Epic finale for the career of director Kenji Misumi
Kenji Misumi was one of the preeminent Japanese chambara directors in the 1960's. A distinctive stylist who could elevate his films with emotional context. He was a regular Zatoichi director as well the main director for the exceptional Lone Wolf series in the 1970's. This is his last film and it is a high point of his career.
The film follows the story of Sugi Toranosuke, a ronin, who returns to his home town of Edo many years after his attempted suicide as a sickly child. Rescued and adopted by a master swordsman, he has grown into a master swordsman and a very kind gentleman. The time is around 1868 the year that the nails were finally put into the coffin containing the feudal system that nurtured and sustained the samurai. Sugi is confused and unsure about what is happening but his teacher wants him out of the chaos of the multiple power struggles between the various clans.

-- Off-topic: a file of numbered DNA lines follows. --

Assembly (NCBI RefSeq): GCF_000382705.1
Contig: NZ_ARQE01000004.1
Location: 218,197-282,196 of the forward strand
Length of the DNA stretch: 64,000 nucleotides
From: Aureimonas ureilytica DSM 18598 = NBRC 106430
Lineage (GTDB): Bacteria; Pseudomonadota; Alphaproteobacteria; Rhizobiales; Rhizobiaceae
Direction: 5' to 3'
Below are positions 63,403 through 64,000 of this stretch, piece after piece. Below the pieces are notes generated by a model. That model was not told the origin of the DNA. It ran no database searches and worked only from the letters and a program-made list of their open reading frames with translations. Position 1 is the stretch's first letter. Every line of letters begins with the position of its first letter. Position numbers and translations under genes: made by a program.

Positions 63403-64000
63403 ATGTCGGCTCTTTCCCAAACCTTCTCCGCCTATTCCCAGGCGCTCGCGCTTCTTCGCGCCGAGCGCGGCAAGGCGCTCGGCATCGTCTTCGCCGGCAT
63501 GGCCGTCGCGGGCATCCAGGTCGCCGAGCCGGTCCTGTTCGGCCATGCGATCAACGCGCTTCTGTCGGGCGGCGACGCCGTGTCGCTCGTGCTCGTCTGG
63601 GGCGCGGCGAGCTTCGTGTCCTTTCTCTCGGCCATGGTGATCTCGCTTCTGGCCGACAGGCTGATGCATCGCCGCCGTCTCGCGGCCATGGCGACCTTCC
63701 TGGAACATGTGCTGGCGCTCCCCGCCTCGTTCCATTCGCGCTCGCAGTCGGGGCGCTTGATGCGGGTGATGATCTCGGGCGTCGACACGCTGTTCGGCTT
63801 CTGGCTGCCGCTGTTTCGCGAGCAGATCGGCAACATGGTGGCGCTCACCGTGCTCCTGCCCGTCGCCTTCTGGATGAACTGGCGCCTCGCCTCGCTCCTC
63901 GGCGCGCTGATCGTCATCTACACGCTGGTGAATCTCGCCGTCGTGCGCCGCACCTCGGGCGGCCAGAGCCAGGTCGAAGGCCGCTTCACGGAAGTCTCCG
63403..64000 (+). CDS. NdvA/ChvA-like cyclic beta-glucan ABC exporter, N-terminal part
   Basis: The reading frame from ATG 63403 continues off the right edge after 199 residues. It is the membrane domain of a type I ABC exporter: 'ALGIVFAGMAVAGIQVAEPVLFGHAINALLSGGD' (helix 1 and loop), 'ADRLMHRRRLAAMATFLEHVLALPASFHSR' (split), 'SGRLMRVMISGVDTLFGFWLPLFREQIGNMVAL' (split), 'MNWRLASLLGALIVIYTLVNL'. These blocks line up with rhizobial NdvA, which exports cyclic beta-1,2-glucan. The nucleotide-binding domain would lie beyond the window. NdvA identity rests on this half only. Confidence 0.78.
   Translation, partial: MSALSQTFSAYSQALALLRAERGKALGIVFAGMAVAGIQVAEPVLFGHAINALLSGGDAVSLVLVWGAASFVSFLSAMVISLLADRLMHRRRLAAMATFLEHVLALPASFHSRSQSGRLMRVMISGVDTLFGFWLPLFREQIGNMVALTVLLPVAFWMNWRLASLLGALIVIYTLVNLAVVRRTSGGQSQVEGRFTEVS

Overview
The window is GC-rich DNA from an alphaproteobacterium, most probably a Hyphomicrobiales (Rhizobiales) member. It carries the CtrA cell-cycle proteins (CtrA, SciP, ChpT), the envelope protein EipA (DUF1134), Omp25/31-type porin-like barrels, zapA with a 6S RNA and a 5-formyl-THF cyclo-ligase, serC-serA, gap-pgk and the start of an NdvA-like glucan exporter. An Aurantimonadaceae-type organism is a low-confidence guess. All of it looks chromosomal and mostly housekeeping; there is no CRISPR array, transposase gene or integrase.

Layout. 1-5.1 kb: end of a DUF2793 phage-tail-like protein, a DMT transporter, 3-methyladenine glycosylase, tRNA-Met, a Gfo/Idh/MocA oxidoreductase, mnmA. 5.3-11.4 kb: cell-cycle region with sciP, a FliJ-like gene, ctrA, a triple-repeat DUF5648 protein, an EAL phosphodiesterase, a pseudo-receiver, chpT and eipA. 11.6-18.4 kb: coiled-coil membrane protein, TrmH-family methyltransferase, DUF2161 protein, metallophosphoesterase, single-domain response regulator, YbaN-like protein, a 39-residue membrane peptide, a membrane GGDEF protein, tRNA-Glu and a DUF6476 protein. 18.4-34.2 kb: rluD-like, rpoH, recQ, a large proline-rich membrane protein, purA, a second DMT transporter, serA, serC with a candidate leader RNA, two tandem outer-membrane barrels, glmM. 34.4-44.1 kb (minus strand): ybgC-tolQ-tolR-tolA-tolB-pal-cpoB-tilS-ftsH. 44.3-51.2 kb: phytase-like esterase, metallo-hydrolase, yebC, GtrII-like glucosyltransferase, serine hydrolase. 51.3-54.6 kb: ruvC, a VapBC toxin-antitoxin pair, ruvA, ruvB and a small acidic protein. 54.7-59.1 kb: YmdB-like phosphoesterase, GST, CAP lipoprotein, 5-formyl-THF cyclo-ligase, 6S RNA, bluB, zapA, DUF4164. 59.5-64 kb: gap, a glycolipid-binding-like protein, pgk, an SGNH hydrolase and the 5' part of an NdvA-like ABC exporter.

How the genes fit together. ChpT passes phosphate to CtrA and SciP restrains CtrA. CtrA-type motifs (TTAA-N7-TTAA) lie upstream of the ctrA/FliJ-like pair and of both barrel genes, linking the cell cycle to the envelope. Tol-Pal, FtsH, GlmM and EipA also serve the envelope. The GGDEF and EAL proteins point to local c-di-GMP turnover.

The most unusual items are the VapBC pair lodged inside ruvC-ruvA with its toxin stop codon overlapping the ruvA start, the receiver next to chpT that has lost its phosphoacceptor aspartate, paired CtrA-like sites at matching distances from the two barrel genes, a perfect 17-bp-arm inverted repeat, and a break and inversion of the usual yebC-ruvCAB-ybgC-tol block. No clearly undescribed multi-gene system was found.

The story is very complex and features several important characters who disappear for a time and come back. Familiarity with the events of the time will help the viewer transverse the complexities of the different clans and who is who. For example, we are briefly shown Kondo, who is the leader of the Shogun's Shinsengumi force (but we are not told that) and later we are told his head is being publicly displayed. It's meaningless for anyone unfamiliar with Japanese history.
Regardless the movie is very well made and the story of Suga thru this chaotic time is compelling. Director Misumi, who is known for his stylistic flourishes, keeps the movie restrained but the the visuals retain his signature style. Viewers expecting the strong visuals of the Lone Wolf series won't be entirely disappointed but Misumi directs this film in a more serious tone. The sound track is by Akira Ikufube, better known for his Godzilla themes. It actually gives the film a feeling that it was made in the early 1960's and that might have been purposeful by Misumi. Many of his films show his high disdain for the samurai times and this film certainly keeps up with that theme. It's almost as if this film was trying to end the chambara genre once and for all. Certainly the genre had petered out by 1975.
Long but worth it. I suggest reading about this era first.
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